True story: in the 1950s, the Swedish Research Institute in Stockholm sent scientists into women’s homes to observe how much time it takes a housewife to walk from one appliance to the next. The goal was to perfect the ideal kitchen, and it was this stiff academic research (chronicled in a series of books) that gave director Bent Hamer the hook for Kitchen Stories, the story of a male “observer” sent into an old man’s home and the relationship that develops between the two over a series of days. The film begins promisingly enough. The Swedish Folke (Tomas Norström) arrives at the home of the Norwegian Isak (Joachim Calmeyer) and plants himself in the corner of the old man’s kitchen on a high chair that resembles a lifeguard’s post. It’s a great sight gag, but it’s one that doesn’t sustain the film for very long. Isak allows Folke to do his research, and the old man’s attempts to frustrate Folke are funny enough, but then Kitchen Stories turns into a male weepie with a serious case of the cutes. Hamer understands the clinical nature of Folke’s domestic experiment (the impossibility of two people living in a room together without ever talking to each other), but he doesn’t use this interaction to question the perils of modernism or misguided notions of nationalism. Hamer hints at tensions between Norwegians and Swedes, but the quirks in the script dutifully subjugate all serious thought. Kitchen Stories is a serviceable comedy but it’s without a brain.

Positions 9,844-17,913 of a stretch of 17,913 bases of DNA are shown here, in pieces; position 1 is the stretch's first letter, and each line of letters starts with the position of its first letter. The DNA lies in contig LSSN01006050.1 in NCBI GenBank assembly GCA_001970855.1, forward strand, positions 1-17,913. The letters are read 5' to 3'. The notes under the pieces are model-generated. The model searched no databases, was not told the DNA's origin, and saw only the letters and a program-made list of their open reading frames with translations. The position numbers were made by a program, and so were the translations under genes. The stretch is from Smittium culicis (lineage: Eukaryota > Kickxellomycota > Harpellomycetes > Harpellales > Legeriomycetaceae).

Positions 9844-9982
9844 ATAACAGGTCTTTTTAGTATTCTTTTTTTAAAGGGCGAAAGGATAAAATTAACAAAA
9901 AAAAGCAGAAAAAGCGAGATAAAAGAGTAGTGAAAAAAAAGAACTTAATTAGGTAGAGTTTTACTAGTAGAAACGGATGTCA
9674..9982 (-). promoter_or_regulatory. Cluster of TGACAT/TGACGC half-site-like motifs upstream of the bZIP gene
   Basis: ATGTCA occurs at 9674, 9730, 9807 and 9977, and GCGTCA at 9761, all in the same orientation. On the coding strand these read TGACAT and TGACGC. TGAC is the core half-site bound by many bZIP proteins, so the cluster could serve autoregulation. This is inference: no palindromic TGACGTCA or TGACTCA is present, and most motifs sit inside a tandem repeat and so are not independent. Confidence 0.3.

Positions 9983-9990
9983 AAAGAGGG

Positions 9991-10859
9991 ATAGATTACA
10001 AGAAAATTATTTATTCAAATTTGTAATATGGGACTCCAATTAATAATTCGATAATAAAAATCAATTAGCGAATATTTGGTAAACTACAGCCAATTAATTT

- IFC Films
- 91 min
- Bent Hamer
- Jörgen Bergmark, Bent Hamer
- Joachim Calmeyer, Tomas Norström, Bjørn Floberg, Reine Brynolfsson, Sverre Anker Ousdal, Leif Andrée, Gard B. Eidsvold, Lennart Jähkel, Trond Brænne
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